How can my agency improve? Use ‘critical friends’ to find out

By Sean Johns*

LEGO chief executive Jurgen Vig Knudstorp said it best : “Blame is not for failure, but it is for failing to help out or to ask for help.”

Today’s travel agency owners often feel isolated because of a lack of local peers and are often reluctant to discuss problems or issues with their managers or employees for fear they may be seen as weak or indecisive.

Good external advice allows business owners to think objectively. It provides, in strictest confidence, a sounding board for ideas, analysis of business plans, and assistance to individuals in their development.

The very best advisors excel at creating an environment – a comfort level – in which business owners feel secure enough to speak openly and freely. Talking through problems with an external advisor, unlike discussing them with a colleague, carries no risk of hurt feelings or worries that the colleague will let slip inappropriate information to others.

Critical Friends – The benefits of having an external view

Criticism can be hard to take. No one likes to be found at fault or to be perceived negatively. So it goes against the grain for a business to recruit an external organisation to critique its operations.

But a travel agency client of Resurg recently did exactly that. Working with us, the agency invited a number of external partners (suppliers and customers) – so called “critical friends” – to critique its business.

The aim was to strengthen, refine and even reject elements of its current business systems and operations in order for it to be as robust as possible.

“We wanted somebody to go through our business with a fine tooth comb and help us improve it,” explained the agency owner. “And we certainly didn’t want to fall into the trap of only hearing what we want to hear”.

Exactly. Resurg does not come on board with an agency to simply provide endorsements of what it is already doing; we come on board to help it evaluate and improve the way it goes about its business.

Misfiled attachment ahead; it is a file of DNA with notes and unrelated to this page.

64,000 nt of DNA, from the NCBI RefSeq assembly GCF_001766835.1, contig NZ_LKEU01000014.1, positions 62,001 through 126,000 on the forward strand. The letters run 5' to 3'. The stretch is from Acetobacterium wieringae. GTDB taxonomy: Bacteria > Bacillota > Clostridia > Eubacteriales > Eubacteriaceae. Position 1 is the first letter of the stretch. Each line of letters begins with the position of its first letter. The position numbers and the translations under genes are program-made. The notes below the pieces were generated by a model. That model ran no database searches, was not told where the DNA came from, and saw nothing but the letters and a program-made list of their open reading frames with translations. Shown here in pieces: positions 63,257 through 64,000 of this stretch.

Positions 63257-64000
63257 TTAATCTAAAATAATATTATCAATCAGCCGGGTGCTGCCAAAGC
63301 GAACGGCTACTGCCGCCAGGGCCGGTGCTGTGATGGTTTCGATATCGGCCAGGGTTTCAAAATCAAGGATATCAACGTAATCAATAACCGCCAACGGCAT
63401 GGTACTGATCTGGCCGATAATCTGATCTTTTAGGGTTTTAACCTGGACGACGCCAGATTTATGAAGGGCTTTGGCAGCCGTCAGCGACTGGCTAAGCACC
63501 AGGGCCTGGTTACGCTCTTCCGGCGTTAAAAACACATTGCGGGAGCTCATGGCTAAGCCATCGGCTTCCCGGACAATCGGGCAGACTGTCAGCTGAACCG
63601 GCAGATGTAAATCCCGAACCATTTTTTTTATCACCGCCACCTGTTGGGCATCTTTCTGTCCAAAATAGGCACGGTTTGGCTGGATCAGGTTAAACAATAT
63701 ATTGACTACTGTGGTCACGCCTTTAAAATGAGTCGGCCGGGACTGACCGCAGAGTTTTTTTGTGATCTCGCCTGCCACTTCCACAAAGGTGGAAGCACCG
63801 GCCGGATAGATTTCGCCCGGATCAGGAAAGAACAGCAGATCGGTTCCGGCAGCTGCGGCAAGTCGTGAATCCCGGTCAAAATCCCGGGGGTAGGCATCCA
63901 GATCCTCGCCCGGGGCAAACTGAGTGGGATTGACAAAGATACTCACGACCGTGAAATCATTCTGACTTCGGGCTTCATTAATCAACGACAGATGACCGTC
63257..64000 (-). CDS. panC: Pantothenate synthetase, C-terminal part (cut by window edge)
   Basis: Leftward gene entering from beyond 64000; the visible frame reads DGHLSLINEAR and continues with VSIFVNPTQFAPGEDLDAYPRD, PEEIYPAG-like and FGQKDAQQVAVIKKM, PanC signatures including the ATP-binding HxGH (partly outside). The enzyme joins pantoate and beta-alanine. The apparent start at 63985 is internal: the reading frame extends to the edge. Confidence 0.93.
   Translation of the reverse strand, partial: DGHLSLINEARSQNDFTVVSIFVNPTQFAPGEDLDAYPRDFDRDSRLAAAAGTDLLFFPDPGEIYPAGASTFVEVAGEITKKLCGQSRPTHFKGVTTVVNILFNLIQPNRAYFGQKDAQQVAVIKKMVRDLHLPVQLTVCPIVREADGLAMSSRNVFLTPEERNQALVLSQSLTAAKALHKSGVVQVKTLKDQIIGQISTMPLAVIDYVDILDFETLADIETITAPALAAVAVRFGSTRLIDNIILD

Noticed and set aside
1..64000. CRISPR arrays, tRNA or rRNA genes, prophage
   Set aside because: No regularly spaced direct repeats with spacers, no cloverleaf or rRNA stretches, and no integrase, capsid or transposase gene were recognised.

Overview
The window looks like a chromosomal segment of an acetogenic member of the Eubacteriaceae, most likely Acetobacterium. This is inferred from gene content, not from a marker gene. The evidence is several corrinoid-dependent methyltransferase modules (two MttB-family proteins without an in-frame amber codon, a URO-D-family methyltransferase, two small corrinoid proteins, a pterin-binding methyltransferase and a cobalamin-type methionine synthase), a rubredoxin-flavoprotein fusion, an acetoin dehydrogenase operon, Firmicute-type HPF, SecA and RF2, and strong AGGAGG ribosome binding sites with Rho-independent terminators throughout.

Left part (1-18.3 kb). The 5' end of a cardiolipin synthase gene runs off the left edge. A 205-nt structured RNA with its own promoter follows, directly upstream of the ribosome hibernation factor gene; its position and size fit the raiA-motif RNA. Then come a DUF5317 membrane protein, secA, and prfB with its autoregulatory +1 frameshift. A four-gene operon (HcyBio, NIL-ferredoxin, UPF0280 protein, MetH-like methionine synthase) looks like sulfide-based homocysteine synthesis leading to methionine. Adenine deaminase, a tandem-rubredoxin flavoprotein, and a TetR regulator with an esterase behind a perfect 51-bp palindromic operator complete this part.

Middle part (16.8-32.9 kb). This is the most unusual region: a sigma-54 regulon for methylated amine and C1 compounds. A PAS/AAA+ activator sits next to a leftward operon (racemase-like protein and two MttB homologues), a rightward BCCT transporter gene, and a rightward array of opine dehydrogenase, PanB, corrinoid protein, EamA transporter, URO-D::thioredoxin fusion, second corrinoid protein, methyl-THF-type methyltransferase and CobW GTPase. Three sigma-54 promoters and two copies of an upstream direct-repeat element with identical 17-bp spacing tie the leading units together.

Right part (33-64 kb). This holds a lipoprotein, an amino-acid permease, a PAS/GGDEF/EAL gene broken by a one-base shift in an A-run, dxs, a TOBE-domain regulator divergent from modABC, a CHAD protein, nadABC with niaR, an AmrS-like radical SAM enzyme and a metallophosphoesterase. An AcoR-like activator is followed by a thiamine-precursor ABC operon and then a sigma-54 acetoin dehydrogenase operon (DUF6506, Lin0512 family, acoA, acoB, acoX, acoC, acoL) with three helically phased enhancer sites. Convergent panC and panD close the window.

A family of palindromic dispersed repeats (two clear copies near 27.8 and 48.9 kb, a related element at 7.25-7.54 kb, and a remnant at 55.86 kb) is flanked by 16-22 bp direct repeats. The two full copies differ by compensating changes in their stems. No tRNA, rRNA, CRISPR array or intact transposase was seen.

We use the results from interviewing “critical friends” of an agency as the basis for structuring an agency improvement plan.

Constructive criticism helps an agency review processes and systems, find answers to difficult questions, improve less successful areas and push itself to new boundaries.

The most valuable aspect of using a business advisor to interview critical friends is the perspective it provides the agency owner. The advisor can interpret the feedback objectively and point the agency in directions it was not previously aware of.

“The process has certainly helped us achieve more than we would have been able to alone,” said the agency owner to whom I referred earlier.

Agency improvement plan – providing structure and accountability

Every day agency owners face immediate, pressing business problems. Working to a six or 12 month “agency improvement plan” ensures they continue to focus on the outcomes they want over the longer term. Implementing a plan with the help of a business advisor provides them with clarity so they can lead effectively in the midst of chaos.

A key skill of a good advisor is the ability to hold an agent accountable for implementing changes that have been agreed. It is all too easy not to follow through on these because of the urgency of everyday tasks. It can be difficult to get a truly objective answer from yourself about your priorities, but your external support will always tell you the truth – even if you don’t want to hear it!

Once an agency has used an advisor to create an improvement plan with clearly defined objectives and an implementation blueprint, it is important to meet with the advisor periodically (monthly minimum) to review progress, address problems, and assign the next moves.

External advice is not only good for overcoming barriers and achieving set goals, but can also be utilised when a business has to adapt to significant change in order to survive.Tapping into customers’ and suppliers’ opinions of the business and using this feedback can point to the way ahead.

My final advice to agents looking for objective, external guidance on the way ahead is this –
Ensure you have nowhere to hide, encourage honest feedback from your advisors and keep them accountable to keep you accountable for your goals!


* Sean Johns is one of the two founding partners of Resurg, established to drive performance improvement in businesses. Working across a wide range of industries, Sean is deeply involved in both business and research development as well as facilitating professional development programs. He is a conference keynote speaker and facilitator, where he shares his passion for performance improvement.